Chick pea, lentil and chorizo soup
Efforts are being made to extend Bennie’s involvement with affairs in the kitchen beyond eating and doing the dishes.
This seems to be having beneficial and laudable effects.
He certainly seems to more at one with breakfasts of yogurt, fresh fruit and muesli now that the latter is largely a product of his own hands and effort.
When let off the brekkie leash, he gets his own toast and jam (“No butter!” he proclaims).
He has a way with eggs.
And he’s an expert at instant noodles.
Bennie has developed a deep fondness for the Iraqi red lentil soup shortbat adas that has become a routine fixture in our home – he certainly prefers it to the various Indian-style pulse stews and soups I regularly knock together.
So I’m hoping to combine something of that vibe with a soup that also involves the kid-friendly tantalisation of fried chorizo and one that will also hopefully nudge him back towards the fondness for chick peas he once possessed.
I’ve soaked a cup of chick peas overnight and have cooked them prior to us starting the soup proper.
As I’m seeking a sort-of South American or even Middle Eastern feel through lemon juice and cumin, we’ll be using capsicum rather than carrot.
We’re using good quality Istra chorizo, but it’s soft so Bennie struggles a bit in finding the right cutting motion to slice it into nice, even discs.
He does much better with the celery, once I show him what’s required in terms of fineness of dicing.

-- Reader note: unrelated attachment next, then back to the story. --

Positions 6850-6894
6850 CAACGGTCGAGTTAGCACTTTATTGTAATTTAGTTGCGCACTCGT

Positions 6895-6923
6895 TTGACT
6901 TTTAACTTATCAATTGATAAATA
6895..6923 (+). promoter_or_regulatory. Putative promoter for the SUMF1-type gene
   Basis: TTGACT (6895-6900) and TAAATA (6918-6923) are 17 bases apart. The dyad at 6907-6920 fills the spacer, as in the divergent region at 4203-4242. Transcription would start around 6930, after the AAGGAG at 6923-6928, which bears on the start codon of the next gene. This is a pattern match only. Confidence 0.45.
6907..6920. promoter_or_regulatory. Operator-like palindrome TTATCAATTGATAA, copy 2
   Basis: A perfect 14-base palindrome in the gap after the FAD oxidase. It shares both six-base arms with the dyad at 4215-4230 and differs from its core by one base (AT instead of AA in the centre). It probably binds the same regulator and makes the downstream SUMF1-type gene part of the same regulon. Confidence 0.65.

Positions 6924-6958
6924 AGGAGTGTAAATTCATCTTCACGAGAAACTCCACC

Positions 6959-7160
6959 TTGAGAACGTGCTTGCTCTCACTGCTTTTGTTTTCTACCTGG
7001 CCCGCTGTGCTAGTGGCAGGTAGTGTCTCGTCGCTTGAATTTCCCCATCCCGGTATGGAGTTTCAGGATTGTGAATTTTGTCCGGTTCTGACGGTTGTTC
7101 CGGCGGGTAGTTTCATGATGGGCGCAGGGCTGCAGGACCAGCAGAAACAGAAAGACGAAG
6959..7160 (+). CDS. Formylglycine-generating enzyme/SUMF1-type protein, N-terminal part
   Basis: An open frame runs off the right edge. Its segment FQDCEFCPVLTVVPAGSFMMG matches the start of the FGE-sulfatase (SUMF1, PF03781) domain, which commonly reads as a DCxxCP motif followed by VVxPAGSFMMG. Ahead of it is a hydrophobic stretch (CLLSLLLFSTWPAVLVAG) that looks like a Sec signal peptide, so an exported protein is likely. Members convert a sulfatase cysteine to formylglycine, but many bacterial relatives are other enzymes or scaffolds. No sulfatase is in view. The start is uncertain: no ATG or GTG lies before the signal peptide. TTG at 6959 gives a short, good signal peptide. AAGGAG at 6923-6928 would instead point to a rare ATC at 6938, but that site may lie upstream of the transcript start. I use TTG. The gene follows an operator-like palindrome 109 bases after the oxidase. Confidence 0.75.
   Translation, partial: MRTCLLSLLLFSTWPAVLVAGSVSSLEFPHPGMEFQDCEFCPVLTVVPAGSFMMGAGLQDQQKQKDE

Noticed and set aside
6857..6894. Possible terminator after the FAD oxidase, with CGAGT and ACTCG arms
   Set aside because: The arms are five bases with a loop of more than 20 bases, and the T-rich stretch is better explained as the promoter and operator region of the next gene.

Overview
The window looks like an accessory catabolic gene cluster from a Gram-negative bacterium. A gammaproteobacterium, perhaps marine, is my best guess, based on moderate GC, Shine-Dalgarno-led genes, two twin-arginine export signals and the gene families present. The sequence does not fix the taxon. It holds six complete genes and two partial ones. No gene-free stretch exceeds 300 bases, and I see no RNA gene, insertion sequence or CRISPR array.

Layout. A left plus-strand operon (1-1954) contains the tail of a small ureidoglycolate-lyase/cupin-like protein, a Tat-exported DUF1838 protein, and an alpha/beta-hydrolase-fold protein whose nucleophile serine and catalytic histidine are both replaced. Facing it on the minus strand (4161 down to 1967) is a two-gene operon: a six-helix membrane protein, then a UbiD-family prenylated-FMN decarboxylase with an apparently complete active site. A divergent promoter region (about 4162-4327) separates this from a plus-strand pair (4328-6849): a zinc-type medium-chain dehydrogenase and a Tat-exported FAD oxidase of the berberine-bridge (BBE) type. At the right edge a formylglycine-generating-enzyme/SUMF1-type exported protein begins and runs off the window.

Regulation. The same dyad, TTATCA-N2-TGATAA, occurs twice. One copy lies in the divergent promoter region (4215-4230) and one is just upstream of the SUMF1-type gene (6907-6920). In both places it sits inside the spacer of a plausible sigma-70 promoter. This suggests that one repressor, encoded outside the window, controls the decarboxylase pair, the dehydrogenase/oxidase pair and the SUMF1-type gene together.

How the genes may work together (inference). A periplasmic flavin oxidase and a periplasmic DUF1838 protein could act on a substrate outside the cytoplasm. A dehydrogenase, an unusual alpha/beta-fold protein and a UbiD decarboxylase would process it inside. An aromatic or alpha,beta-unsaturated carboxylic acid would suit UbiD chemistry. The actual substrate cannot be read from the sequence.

Still, for a parent it’s nerve-racking watching a child – even one as generally capable and always smart as this one – handling very sharp blades.
He also oversees the roasting and mortar-and-pestle grinding of a 1/4 teaspoon of cumin seeds.
And he really, really digs what is the key moment, the most headily intoxicating part of making this dish and many like it – when the diced vegetables hit the hot, fragrant oil that is a mixture of olive oil and grease from the sausage.
It’s in this phase of the cooking process that my boy shows that he may have just the right stuff to make a good home cook: As he’s stirring the vegetable/oil/sausage mixture, he simply and intuitively assumes “the cook’s prerogative” – without asking his father’s permission – and nonchalantly gobs a couple of pieces of fried chorizo.
The resultant soup is perfectly fine, but I am somewhat disappointed – it simply doesn’t have the depth or richness of texture and flavour for which I have been hoping.
Oh man, he loves it to pieces.
Now we’re cooking!
Later in the night he asks me: “Dad, am I going to take over the blog when you’re gone?”